The moderator concluded with prayer, and adjourned the court sine die. {314}

No. 9.

January 28th, 1801.

The Committee of the Reformed Presbytery having repaired to South Carolina, met and constituted by prayer, Rev. Messrs. McKinney and Wylie, ministers; John Kell and David Stormont, ruling elders.


The committee asked the fullest submission of the session of the congregation of South Carolina to the committee, and through them to the Reformed Presbytery in the United States of North America.  The committee then had presented to them a supplication from the congregation and session of old Dissenters in South Carolina, containing various articles of importance, which they judged required presbyterial cognizance; which petition[8] being read, contained the following articles:

1st.  We humbly crave that the Reformed Presbytery would proceed immediately to take Mr. Thomas Donnelly under presbyterial trials for ordination, and moderate a call to that import, that so we may have an opportunity of putting a call into his hand.  2d. We crave that we may be admitted to put a call into the hand of another member of the Reformed Presbytery, as a colleague with Mr. Donnelly.  3d. We crave that the Presbytery would proceed to the trials and ordination of some elders over us, as five of our elders are dead, viz., Samuel Lowridge, Adam Edgar, John Wyatt, Thomas Morton and James McQuiston; and others, through age and infirmity, rendered almost unfit for the exercise of that office.  4th. We supplicate the Reformed Presbytery for the celebration of the Lord’s supper amongst us, and in order thereto for public and private examination in the different quarters of our connections, at as early a period as opportunity will admit.  5th. We crave the Reformed Presbytery to take the Rev. Mr. James McGarragh’s situation under consideration, relative to the Reformed Presbytery’s former procedure anent his case.  6th. We crave that Mr. Martin be called to the bar of the Presbytery to answer [for] his disgraceful and immoral conduct.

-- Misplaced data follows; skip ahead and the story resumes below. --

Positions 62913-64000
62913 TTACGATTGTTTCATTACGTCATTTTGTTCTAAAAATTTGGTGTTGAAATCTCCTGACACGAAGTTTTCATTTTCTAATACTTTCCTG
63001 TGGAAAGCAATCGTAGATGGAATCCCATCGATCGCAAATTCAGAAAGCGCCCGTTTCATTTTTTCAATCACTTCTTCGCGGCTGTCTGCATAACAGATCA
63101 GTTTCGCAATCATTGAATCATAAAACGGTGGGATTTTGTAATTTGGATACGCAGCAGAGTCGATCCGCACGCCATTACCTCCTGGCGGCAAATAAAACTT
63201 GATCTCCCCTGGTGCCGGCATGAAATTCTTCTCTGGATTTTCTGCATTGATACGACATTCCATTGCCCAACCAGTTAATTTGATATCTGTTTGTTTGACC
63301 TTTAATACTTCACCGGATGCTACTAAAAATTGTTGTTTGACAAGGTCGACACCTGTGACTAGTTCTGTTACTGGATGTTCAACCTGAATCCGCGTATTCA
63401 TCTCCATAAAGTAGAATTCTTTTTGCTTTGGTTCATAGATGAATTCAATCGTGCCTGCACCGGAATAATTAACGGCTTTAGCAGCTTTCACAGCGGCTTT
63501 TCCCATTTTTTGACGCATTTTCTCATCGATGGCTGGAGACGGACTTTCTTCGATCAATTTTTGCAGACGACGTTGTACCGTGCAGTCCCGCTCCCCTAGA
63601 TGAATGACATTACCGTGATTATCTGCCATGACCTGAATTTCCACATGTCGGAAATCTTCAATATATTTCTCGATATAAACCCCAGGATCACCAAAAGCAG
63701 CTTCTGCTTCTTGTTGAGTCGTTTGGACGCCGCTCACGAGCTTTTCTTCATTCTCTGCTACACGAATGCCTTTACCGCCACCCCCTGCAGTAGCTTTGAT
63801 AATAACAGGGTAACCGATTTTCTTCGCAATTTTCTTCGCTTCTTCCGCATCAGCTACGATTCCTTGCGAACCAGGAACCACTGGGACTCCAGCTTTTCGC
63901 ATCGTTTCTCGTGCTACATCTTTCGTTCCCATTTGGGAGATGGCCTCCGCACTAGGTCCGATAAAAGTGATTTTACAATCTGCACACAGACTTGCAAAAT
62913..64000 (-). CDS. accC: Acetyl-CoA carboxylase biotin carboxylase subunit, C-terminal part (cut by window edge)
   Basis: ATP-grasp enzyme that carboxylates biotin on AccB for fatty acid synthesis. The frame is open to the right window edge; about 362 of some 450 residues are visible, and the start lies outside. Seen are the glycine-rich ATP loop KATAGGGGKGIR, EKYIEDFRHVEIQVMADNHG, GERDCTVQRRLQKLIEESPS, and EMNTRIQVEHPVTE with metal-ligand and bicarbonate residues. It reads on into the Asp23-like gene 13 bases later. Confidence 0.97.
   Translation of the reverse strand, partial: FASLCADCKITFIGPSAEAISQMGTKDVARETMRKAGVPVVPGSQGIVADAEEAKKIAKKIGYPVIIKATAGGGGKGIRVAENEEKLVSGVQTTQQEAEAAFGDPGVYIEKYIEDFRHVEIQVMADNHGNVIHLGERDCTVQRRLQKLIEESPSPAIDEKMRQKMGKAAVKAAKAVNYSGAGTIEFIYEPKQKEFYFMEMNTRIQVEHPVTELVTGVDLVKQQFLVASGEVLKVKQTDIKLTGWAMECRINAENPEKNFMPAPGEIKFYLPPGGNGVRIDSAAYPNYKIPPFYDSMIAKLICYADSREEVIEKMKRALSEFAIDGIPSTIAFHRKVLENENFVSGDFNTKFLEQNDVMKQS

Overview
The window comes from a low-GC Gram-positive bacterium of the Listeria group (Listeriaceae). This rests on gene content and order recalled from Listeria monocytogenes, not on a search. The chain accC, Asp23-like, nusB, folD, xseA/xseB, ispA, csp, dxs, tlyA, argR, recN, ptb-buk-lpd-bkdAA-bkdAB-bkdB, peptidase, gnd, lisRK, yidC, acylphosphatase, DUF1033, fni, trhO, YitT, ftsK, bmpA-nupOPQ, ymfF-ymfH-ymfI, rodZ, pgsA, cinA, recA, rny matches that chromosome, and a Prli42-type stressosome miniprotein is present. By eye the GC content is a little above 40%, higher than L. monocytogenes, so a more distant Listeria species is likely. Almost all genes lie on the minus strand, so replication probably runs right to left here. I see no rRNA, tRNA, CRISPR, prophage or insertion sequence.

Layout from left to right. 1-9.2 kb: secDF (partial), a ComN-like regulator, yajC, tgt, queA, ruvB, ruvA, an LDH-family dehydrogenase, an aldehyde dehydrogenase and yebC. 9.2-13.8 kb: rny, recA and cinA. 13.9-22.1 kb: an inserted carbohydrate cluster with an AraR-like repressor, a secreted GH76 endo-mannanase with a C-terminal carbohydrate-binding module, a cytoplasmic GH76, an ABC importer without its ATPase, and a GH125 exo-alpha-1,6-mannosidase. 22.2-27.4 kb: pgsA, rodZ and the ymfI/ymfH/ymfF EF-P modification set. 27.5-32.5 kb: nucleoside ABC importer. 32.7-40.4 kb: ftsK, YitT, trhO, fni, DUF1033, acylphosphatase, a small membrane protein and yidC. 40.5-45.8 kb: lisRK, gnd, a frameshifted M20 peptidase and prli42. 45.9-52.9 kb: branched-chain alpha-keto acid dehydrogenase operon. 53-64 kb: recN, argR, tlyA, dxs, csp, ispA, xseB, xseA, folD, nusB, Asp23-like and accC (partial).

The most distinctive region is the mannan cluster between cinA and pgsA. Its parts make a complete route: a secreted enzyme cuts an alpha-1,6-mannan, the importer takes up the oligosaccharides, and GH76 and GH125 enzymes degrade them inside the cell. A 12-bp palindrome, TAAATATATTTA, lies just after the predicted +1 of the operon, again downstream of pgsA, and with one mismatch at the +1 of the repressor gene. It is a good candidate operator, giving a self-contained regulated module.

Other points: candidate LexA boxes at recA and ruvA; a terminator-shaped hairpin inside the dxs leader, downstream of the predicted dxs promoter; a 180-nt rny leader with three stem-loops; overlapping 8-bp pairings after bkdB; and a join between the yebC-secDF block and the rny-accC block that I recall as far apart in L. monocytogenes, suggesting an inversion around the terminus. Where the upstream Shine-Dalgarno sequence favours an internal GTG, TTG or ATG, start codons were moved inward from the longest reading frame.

And we do hereby commissionate and appoint Robert Hemphill and John McNinch to appear and present and enforce this our supplication to the Reformed Presbytery, hoping that they will take the above contents under their serious consideration, according to the import and end thereof.

After considerable reasonings on the subject, the following resolutions were unanimously acceded to by the committee in relation to the foregoing supplication:

1. That a call be moderated at the meeting-house near widow Edgar’s, upon the 5th day of February next, the exercises to begin at 11 o’clock A.M.

2. That a nomination of elders be made, which was accordingly done as follows: James Harbison, Alexander Martin, Hugh McQuiston, John Cunningham, David Smith, John McNinch, John Cooper, William Edgar, James Montgomery, Robert Black.  This nomination was transmitted to the people among whom said elders were designed to labor, for their elective concurrence.

The sacrament of the supper was agreed upon, to be dispensed on the first Sabbath of March.

It was agreed to send a letter to Mr. Martin requesting him to attend first meeting of committee.  Also to send a verbal message to Mr. McGarragh {315} to attend first meeting.  (It was agreed that the next meeting be held Feb. 5th) at the same place.[9]

Moderator concluded by prayer.

No. 10.


The Committee of the Reformed Presbytery met and constituted by prayer.  The Revs. Samuel Wylie and James McKinney, ministers; John Kell and David Stormont, ruling elders.


§ 1. It is agreed that a call has been proceeded in and regularly returned by the Rev. James McKinney, who was appointed to moderate therein, for a pastor to labor in the congregation of Covenanters about Rocky Creek and the vicinity thereof.